Cranefly Limonia phragmitidis (8 May). Photo Robert Mill

Cranefly Limonia phragmitidis (8 May). All photos Robert Mill

Banded Hoverfly trapped in spider's web, 29 May

Banded Hoverfly Syrphus sp. trapped in spider’s web, 29 May

Cranefly Limonia nubeculosa (9 May)

Cranefly Limonia nubeculosa (9 May)

Large Dark Olive mayfly (Baetis thodani) (15th May)

Large Dark Olive mayfly (Baetis rhodani) (15 May)

May 2014 was rather warm but also rather dull for much of the time, at least weather-wise. However it was anything but dull in terms of the wildlife recorded in the Garden at Edinburgh! No fewer than seventeen species were added to the Inverleith wildlife list, bringing it up to 673.

Birds – One of the most unexpected of the 17 species added to our list in May was a Cuckoo heard by three horticultural staff on 10th, about half an hour before the Garden opened to the public. Although Cuckoos are found in the surrounding countryside of the Pentland Hills and East Lothian they are extremely rare visitors to Edinburgh itself, especially so close to the city centre. Once again, for the third month in a row, the number of bird species recorded in the month was static at 37. Apart from the Cuckoo, the month’s highlights were a Garden Warbler on 8th during the staff’s early morning bird walk led by Cathy Bell, and a Green Woodpecker calling on 8th. The first Garden records for 2014 of both Swallow and Swift were also on 8th. Moorhen and Mallard on the Pond hatched broods of four chicks and five ducklings respectively but sadly most of these seem to have fallen prey to the ever-watchful Grey Heron that spends a lot of time in the yew bushes at the north side of the Pond keeping an eye on what’s going on. There were reports of three and two Tawny Owl chicks in different parts of the Garden and the owls were regularly using one of the two owl boxes, although there was no evidence that the owlets had actually been hatched in it. The full list of bird species recorded at the Edinburgh Garden in May was: Blackbird, Blackcap, Blue Tit, Bullfinch, Carrion Crow, Chaffinch, Chiffchaff, Coal Tit, Cuckoo, Dunnock, Feral Pigeon, Garden Warbler, Goldcrest, Goldfinch, Great Spotted Woodpecker, Great Tit, Green Woodpecker, Greenfinch, Grey Heron, Herring Gull, Lesser Black-backed Gull, Long-tailed Tit, Magpie, Mallard, Mistle Thrush, Moorhen, Robin, Siskin, Song Thrush, Sparrowhawk, Stock Dove, Swallow, Swift, Tawny Owl, Tree Creeper, Wood Pigeon and Wren.

Insects – Four butterfly species were recorded during May. There was welcome confirmation that RBGE’s colony of Holly Blues, one of the few in Scotland is still extant, as they were seen on 14th and 15th. Some years there is a second brood in late summer/autumn. Other species were Orange Tip, Green-veined White and lots of Small Whites. Moth trapping has begun regularly in the Garden this year by a team of volunteers from the DESS unit of the Scottish Wildlife Trust. As can be seen from the blog post of 21 May put up by Max Coleman this has already yielded good results with seven moth species being added to the Garden’s list since trapping began in March. All six of the common garden bumblebee species were seen during the month, as well as Forest Cuckoo Bee, three species of solitary bee and the sawfly Athalia cordata which has a close association with Bugle (Ajuga reptans). A newly emerged Common Hawker dragonfly was seen at the Scottish Heath Garden pond on 30th. Eleven different species of hoverfly were seen although most were recorded only one day each – the most frequently recorded species were two different species of Banded Hoverfly (Syrphus). Like last year (if not worse), it was a very poor year for St Mark’s Flies (Bibio marci) with very few being seen, in contrast to the hordes present in 2011 and 2012.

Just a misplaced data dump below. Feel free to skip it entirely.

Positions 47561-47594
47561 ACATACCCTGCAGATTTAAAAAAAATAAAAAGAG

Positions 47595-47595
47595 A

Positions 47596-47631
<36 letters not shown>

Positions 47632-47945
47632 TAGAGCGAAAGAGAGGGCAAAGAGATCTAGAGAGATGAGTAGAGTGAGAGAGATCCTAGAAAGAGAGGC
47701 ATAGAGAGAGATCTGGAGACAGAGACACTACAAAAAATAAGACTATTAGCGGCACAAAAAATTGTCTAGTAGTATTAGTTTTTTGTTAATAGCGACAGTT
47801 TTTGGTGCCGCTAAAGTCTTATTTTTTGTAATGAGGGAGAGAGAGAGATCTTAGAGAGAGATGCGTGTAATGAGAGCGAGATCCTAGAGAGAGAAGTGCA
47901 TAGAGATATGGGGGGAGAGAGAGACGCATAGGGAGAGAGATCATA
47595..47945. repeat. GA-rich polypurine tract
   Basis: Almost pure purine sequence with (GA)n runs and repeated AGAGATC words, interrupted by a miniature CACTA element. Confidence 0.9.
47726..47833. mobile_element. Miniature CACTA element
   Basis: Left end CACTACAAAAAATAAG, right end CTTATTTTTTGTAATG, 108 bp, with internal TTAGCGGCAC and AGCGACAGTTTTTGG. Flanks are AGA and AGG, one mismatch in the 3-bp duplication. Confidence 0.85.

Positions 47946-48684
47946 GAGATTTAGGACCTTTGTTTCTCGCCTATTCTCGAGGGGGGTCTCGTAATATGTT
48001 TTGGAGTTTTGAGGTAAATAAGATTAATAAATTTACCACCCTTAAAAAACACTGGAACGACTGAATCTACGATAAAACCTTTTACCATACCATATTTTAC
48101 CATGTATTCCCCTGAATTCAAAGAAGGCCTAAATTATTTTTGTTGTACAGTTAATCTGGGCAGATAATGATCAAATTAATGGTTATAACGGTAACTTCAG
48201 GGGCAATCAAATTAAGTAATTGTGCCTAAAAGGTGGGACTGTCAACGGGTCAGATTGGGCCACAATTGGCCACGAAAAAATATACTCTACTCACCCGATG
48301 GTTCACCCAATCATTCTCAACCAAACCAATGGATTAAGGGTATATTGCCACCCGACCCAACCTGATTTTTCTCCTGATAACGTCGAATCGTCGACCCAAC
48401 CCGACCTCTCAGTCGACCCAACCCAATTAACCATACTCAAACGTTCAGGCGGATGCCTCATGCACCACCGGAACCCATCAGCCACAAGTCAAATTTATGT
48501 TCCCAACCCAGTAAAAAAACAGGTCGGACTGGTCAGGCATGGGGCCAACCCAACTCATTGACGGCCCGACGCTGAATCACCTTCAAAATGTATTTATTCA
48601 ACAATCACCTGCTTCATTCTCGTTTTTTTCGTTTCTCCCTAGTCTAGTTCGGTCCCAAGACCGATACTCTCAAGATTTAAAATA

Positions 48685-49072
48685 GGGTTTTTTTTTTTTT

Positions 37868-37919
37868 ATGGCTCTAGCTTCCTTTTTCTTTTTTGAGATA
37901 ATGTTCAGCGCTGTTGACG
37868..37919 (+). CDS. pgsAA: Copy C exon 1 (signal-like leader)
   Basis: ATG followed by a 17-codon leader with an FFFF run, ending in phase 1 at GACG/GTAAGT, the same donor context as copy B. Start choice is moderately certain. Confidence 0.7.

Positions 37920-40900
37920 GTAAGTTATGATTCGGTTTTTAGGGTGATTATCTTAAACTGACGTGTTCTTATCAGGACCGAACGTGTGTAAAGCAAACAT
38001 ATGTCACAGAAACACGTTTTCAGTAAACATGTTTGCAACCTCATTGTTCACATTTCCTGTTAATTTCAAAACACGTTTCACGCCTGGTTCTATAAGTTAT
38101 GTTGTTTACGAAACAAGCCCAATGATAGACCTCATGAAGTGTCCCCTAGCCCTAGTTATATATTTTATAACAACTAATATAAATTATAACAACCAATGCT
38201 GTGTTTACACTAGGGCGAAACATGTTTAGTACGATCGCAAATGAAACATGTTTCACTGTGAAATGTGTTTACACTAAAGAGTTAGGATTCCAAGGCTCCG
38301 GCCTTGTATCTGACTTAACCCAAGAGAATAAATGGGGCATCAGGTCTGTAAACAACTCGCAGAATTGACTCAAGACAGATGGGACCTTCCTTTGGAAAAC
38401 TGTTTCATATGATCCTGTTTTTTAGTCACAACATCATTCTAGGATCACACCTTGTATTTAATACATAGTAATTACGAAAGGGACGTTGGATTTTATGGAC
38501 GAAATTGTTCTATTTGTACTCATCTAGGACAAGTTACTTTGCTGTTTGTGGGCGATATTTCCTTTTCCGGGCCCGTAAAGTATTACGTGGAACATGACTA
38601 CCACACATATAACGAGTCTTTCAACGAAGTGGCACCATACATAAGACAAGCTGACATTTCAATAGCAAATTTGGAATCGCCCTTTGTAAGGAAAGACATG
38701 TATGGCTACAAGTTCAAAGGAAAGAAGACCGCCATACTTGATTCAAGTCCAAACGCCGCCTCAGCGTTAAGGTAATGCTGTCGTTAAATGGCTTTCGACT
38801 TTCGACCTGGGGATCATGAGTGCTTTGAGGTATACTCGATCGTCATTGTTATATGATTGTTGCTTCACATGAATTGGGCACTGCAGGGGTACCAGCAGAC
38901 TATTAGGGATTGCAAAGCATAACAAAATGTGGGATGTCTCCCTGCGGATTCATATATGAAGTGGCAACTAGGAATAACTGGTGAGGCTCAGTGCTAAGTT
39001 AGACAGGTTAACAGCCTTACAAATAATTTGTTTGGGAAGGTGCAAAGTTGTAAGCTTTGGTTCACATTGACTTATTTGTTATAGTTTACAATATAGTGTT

Three species of crane-fly were added to the Garden’s list: two species of Limonia, L. phragmitidis and L. nubeculosa, on consecutive days (8th and 9th respectively) and Spotted Cranefly Nephrotoma appendiculata on 27th. The two Limonia species both have attractively patterned wings. A mayfly species, the Large Dark Olive (Baetis rhodani) was another new addition to the Garden’s list (15th).

It’s been a good spring for shield bugs with lots of Hawthorn Shield-bug being seen as well as Forest (Red-legged) Shield-bug and, late in the month, Birch Shield-bug. A fourth species, Parent Bug (12th) was a new addition to the Garden’s list. ‘Cuckoo spit’ formed by Common Froghopper was seen on plant stems from 20th. Three ladybird species were recorded: Pine (9th and 13th), 7-spot (9th, 15th, 16th) and Cream-spot (29th). Five beetle species were added to the Garden’s list in May, including a leaf beetle on poplar, a ground beetle, a leaf weevil, the Whirligig Beetle (seen on the surface of the pond in the Scottish Heath Garden) and the Pea and Bean Weevil for which it has been a good or bad year depending on one’s point of view and which must have been present but unrecorded in past years.
Since most trees and plants were still coming into leaf there was little evidence of leaf-miners, with only three species being recorded – one on holly, one on dock and the third on spinach in the Teaching Garden. All of these were caused by flies. Galls formed by five different species of gall mite were also observed, on lime (three species), alder and white-beam. The Eriophyes tiliae nail galls appeared much earlier than usual – the lime leaves had hardly expanded when the first galls were seen.